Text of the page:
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Strain identification and quorum sensing inhibition characterization of marine-derived Rhizobium sp. NAO1

View Article: PubMed Central - PubMed

ABSTRACT

A novel strategy for combating pathogens is through the ongoing development and use of anti-quorum sensing (QS) treatments such as therapeutic bacteria or their anti-QS substances. Relatively little is known about the bacteria that inhabit the open ocean and of their potential anti-pathogenic attributes; thus, in an initiative to identify these types of therapeutic bacteria, planktonic microbes from the North Atlantic Ocean were collected, isolated, cultured and screened for anti-QS activity. Screening analysis identified one such strain, Rhizobium sp. NAO1. Extracts of Rhizobium sp. NAO1 were identified via ultra-performance liquid chromatography (UPLC) analysis. They were shown to contain N-acyl homoserine lactone (AHL)-based QS analogues (in particular, the N-butyryl homoserine lactone (C4-AHL) analogue) and could disrupt biofilm formation by Pseudomonas aeruginosa PAO1. QS inhibition was confirmed using confocal scanning laser microscopy and growth curves, and it was shown to occur in a dose-dependent manner without affecting bacterial growth. Secondary metabolites of Rhizobium sp. NAO1 inhibited PAO1 pathogenicity by downregulating AHL-mediated virulence factors such as elastase activity and siderophore production. Furthermore, as a result of biofilm structure damage, the secondary metabolite products of Rhizobium sp. NAO1 significantly increased the sensitivity of PAO1 to aminoglycoside antibiotics. Our results demonstrated that Rhizobium sp. strain NAO1 has the ability to disrupt P. aeruginosa PAO1 biofilm architecture, in addition to attenuating P. aeruginosa PAO1 virulence factor production and pathogenicity. Therefore, the newly identified ocean-derived Rhizobium sp. NAO1 has the potential to serve as a QS inhibitor and may be a new microbial resource for drug development.

No MeSH data available.


Effect of QSI on P. aeruginosa growth. Bacteria were grown in LB media with (red line) and without (blue line) QSI supernatant (5%). The flow cytometry results show the count of the bacterial cells (inset picture).
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RSOS170025F6: Effect of QSI on P. aeruginosa growth. Bacteria were grown in LB media with (red line) and without (blue line) QSI supernatant (5%). The flow cytometry results show the count of the bacterial cells (inset picture).

Mentions: The effect of the QSI supernatant on P. aeruginosa growth is shown in figureĀ 6. The growth curves for untreated and treated P. aeruginosa PAO1 were almost identical, indicating that the addition of QSI supernatant did not affect growth of P. aeruginosa PAO1.Figure 6.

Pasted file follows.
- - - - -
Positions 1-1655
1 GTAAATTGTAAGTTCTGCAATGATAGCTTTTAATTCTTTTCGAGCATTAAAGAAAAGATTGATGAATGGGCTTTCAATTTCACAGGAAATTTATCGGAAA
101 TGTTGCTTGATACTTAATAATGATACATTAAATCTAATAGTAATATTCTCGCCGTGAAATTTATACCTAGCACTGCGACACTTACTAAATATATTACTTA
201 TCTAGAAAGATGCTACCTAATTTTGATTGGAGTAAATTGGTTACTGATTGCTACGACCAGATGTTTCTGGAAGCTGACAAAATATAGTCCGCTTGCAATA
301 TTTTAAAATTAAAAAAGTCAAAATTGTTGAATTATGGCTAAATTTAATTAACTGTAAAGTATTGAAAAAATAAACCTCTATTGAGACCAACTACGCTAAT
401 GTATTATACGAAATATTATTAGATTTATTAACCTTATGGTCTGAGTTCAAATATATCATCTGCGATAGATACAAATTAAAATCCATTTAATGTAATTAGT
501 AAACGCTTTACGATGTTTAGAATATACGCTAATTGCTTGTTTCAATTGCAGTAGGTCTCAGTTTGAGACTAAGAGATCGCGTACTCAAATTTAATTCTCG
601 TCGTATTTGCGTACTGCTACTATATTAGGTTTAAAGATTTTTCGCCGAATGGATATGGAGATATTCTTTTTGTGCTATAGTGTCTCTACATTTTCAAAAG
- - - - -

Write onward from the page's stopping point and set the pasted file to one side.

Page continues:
Strain identification and quorum sensing inhibition characterization of marine-derived Rhizobium sp. NAO1
Effect of QSI on P. aeruginosa growth. Bacteria were grown in LB media with (red line) and without (blue line) QSI supernatant (5%). The flow cytometry results show the count of the bacterial cells (inset picture).
© Copyright Policy - open-access
Related In: Results  -  Collection

License
Show All Figures
getmorefigures.php?uid=PMC5383856&req=5

RSOS170025F6: Effect of QSI on P. aeruginosa growth. Bacteria were grown in LB media with (red line) and without (blue line) QSI supernatant (5%). The flow cytometry results show the count of the bacterial cells (inset picture).
Mentions: The effect of the QSI supernatant on P. aeruginosa growth is shown in figureĀ 6. The growth curves for untreated and treated P. aeruginosa PAO1 were almost identical, indicating that the addition of QSI supernatant did not affect growth of P. aeruginosa PAO1.Figure 6.

View Article: PubMed Central - PubMed

ABSTRACT

A novel strategy for combating pathogens is through the ongoing development and use of anti-quorum sensing (QS) treatments such as therapeutic bacteria or their anti-QS substances. Relatively little is known about the bacteria that inhabit the open ocean and of their potential anti-pathogenic attributes; thus, in an initiative to identify these types of therapeutic bacteria, planktonic microbes from the North Atlantic Ocean were collected, isolated, cultured and screened for anti-QS activity. Screening analysis identified one such strain, Rhizobium sp. NAO1. Extracts of Rhizobium sp. NAO1 were identified via ultra-performance liquid chromatography (UPLC) analysis. They were shown to contain N-acyl homoserine lactone (AHL)-based QS analogues (in particular, the N-butyryl homoserine lactone (C4-AHL) analogue) and could disrupt biofilm formation by Pseudomonas aeruginosa PAO1. QS inhibition was confirmed using confocal scanning laser microscopy and growth curves, and it was shown to occur in a dose-dependent manner without affecting bacterial growth. Secondary metabolites of Rhizobium sp. NAO1 inhibited PAO1 pathogenicity by downregulating AHL-mediated virulence factors such as elastase activity and siderophore production. Furthermore, as a result of biofilm structure damage, the secondary metabolite products of Rhizobium sp. NAO1 significantly increased the sensitivity of PAO1 to aminoglycoside antibiotics. Our results demonstrated that Rhizobium sp. strain NAO1 has the ability to disrupt P. aeruginosa PAO1 biofilm architecture, in addition to attenuating P. aeruginosa PAO1 virulence factor production and pathogenicity. Therefore, the newly identified ocean-derived Rhizobium sp. NAO1 has the potential to serve as a QS inhibitor and may be a new microbial resource for drug development.

No MeSH data available.